Descriptions of the Holocaust never lose their power to horrify - the cold bureaucratic language of official reports is particularly sickening. However, those who try to comfort themselves with the illusion that the Holocaust was the work of a unique handful of sadists will find this study of a single Reserve Police Battalion doubly disturbing: sadists there certainly were, but mass murder on such a gigantic scale would not have been possible without the participation of a huge number of "ordinary men". One's sympathies are solely with the Jewish and Polish victims, but an honest man must also ask himself some uncomfortable questions, "What would I have done if I had found myself conscripted into a Reserve Police Battalion and ordered to shoot unarmed men, women, and children? Would I have been one of the few with the courage to refuse to shoot? If so, is that enough? Does morality not demand more? Would I have been capable of more active opposition?" Many people might like to fantasise that they would have rescued like Oskar Schindler, protested like Sophie Scholl, or even resisted like Claus von Stauffenberg. Yet fantasy is what it is: the reality is that for every Schindler, every Sophie Scholl, and every von Stauffenberg, there were thousands of people like the men of Reserve Police Battalion 101, most of whom knew that what they were doing was wrong but who did it nonetheless. We should never attempt to justify this, but we need to explain it if we are to stand any chance of preventing such atrocities in future.Read more ›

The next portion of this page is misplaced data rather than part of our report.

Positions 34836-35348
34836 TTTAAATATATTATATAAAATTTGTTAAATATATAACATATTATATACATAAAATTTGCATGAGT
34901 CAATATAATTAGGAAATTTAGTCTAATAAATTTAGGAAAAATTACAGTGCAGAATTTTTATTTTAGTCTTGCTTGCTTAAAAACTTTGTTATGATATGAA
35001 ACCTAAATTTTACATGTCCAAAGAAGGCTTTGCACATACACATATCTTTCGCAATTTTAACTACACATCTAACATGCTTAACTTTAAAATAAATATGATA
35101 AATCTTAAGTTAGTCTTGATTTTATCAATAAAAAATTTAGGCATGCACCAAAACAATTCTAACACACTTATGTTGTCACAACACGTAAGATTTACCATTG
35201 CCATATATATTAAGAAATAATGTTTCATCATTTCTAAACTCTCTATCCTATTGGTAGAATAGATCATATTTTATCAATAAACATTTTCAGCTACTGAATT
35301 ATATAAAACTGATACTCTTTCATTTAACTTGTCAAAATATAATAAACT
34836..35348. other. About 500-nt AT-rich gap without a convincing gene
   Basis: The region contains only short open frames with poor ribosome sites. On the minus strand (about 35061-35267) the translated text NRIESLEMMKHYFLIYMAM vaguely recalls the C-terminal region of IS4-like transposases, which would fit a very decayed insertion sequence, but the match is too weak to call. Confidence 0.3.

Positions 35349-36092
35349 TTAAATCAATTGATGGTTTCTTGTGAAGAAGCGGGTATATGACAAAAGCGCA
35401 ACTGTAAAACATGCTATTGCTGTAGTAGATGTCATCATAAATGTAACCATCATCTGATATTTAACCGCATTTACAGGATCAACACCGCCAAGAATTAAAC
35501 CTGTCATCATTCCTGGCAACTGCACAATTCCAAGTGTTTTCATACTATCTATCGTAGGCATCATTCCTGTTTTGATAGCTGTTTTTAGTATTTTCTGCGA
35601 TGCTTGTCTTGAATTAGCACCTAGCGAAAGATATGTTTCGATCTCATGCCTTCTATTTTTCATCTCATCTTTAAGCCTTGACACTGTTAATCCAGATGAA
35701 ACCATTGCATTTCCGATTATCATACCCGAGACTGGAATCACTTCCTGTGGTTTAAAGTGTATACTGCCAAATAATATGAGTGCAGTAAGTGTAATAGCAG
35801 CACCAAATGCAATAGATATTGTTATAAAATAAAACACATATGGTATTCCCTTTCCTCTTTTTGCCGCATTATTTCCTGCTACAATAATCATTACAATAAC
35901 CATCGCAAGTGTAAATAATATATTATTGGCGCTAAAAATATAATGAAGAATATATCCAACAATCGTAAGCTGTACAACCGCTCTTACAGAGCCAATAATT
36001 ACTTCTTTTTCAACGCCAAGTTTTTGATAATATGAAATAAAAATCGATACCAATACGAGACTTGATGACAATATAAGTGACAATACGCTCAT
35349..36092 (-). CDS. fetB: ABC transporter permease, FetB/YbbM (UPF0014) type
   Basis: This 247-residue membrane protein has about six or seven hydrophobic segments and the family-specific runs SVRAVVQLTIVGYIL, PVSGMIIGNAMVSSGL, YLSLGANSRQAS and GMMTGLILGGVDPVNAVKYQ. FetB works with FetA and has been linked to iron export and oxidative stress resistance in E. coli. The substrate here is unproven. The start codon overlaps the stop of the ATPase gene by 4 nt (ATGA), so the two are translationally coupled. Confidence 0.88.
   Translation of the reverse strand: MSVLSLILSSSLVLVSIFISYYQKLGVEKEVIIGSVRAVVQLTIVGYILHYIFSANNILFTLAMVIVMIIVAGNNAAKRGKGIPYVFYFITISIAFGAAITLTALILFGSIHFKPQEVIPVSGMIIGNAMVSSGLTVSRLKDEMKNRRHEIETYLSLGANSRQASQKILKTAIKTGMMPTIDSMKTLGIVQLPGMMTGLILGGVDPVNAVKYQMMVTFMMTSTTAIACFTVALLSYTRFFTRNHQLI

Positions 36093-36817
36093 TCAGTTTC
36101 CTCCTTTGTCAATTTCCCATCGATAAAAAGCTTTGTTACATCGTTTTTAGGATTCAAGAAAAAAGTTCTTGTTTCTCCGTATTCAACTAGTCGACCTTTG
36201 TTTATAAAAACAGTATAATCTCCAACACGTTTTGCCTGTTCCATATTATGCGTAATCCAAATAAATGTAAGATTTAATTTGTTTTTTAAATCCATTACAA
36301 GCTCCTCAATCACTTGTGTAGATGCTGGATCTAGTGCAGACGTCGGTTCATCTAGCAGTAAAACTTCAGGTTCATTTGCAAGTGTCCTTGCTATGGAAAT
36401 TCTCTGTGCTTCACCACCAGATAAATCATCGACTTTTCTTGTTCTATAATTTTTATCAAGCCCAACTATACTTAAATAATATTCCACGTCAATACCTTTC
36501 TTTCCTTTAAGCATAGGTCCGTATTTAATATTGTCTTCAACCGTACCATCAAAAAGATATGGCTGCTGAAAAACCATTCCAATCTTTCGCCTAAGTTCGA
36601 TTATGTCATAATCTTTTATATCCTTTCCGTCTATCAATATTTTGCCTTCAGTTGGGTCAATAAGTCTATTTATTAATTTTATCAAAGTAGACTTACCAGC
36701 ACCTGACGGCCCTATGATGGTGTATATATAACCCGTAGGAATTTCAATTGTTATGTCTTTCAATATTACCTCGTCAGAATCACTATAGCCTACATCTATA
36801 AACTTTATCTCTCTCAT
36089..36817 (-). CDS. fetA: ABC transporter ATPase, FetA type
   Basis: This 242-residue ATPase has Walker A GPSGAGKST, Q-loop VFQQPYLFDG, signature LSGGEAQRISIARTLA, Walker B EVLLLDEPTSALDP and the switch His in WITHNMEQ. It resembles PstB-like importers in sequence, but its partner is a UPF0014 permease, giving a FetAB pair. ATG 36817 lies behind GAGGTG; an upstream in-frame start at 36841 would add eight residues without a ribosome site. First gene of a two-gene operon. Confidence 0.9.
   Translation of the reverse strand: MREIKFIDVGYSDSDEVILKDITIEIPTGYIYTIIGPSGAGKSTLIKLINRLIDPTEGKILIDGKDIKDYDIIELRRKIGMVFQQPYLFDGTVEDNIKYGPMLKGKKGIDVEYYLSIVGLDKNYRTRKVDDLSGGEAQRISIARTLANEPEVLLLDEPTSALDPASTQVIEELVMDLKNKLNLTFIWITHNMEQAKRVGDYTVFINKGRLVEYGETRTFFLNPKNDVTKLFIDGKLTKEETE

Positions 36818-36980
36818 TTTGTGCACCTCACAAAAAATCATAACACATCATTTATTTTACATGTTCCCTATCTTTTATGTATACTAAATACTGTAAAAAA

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35 of 36 people found the following review helpful By A Customer on 19 Dec. 1998
Format: Paperback
Reserve Police Battalion 101 was composed of 500 middle-aged men who had come from Hamburg, Germany and were either too old or unsuitable for the army. It was these ordinary men that carried out a piece of the dreaded New Order in Hitler's Europe, systematically gunning down Jews, Poles and other undesirables. They followed the dreaded "Einsatzgruppen," or Mobile Killing Units that carried out similar ghastly deeds and were, in turn, predecessed by the German army operating in the East. In this tremendously interesting and radical book, Christopher Browning has painted a portrait filled with much more than blood, guts and bone-splitting detail: he has clearly shown how these ordinary men became the perpetrators of some of the most henous crimes in history. It was Police Battalion 101 that commited the single greatest atrocity commited during the whole of the Second World War. It was this group -- which began as one composed of men who could not bear to see their victims falling in corpse-filled ditches -- that were responsible for the shooting of 38,000 people and another 45,200 who were deported to the killing center of Treblinka. Tracing their origins from the killers' own testimonies and using a brilliant writing style, Browning's book remains a crowning historical achievment, for it shows how this group of ordinary men went from scared individuals to systematic killers of humanity.